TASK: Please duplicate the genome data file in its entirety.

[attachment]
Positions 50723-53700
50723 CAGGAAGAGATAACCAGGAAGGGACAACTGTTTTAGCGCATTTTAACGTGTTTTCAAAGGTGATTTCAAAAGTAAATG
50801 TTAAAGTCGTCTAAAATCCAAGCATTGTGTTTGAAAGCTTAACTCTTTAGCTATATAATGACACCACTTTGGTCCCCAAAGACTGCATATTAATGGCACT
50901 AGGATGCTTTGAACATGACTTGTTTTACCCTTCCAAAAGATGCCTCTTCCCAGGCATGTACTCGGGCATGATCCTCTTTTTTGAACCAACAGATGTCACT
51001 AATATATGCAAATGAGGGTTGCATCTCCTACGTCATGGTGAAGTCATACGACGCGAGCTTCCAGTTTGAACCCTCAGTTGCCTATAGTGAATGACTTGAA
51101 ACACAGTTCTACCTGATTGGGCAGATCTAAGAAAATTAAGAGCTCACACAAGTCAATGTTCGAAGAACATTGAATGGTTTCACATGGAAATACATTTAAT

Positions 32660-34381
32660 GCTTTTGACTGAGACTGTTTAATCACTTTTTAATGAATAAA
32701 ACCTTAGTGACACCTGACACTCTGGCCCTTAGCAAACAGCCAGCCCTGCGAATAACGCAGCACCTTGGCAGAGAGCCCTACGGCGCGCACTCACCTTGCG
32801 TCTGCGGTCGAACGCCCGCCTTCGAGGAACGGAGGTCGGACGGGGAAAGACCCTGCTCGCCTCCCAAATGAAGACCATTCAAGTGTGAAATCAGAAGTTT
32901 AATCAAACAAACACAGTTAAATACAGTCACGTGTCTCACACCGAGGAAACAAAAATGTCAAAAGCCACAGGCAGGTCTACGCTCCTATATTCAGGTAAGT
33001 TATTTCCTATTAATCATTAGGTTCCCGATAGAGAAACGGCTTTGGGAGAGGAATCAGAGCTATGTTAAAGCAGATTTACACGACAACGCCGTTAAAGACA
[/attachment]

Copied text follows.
Positions 50723-53700
50723 CAGGAAGAGATAACCAGGAAGGGACAACTGTTTTAGCGCATTTTAACGTGTTTTCAAAGGTGATTTCAAAAGTAAATG
50801 TTAAAGTCGTCTAAAATCCAAGCATTGTGTTTGAAAGCTTAACTCTTTAGCTATATAATGACACCACTTTGGTCCCCAAAGACTGCATATTAATGGCACT
50901 AGGATGCTTTGAACATGACTTGTTTTACCCTTCCAAAAGATGCCTCTTCCCAGGCATGTACTCGGGCATGATCCTCTTTTTTGAACCAACAGATGTCACT
51001 AATATATGCAAATGAGGGTTGCATCTCCTACGTCATGGTGAAGTCATACGACGCGAGCTTCCAGTTTGAACCCTCAGTTGCCTATAGTGAATGACTTGAA
51101 ACACAGTTCTACCTGATTGGGCAGATCTAAGAAAATTAAGAGCTCACACAAGTCAATGTTCGAAGAACATTGAATGGTTTCACATGGAAATACATTTAAT

Positions 32660-34381
32660 GCTTTTGACTGAGACTGTTTAATCACTTTTTAATGAATAAA
32701 ACCTTAGTGACACCTGACACTCTGGCCCTTAGCAAACAGCCAGCCCTGCGAATAACGCAGCACCTTGGCAGAGAGCCCTACGGCGCGCACTCACCTTGCG
32801 TCTGCGGTCGAACGCCCGCCTTCGAGGAACGGAGGTCGGACGGGGAAAGACCCTGCTCGCCTCCCAAATGAAGACCATTCAAGTGTGAAATCAGAAGTTT
32901 AATCAAACAAACACAGTTAAATACAGTCACGTGTCTCACACCGAGGAAACAAAAATGTCAAAAGCCACAGGCAGGTCTACGCTCCTATATTCAGGTAAGT
33001 TATTTCCTATTAATCATTAGGTTCCCGATAGAGAAACGGCTTTGGGAGAGGAATCAGAGCTATGTTAAAGCAGATTTACACGACAACGCCGTTAAAGACA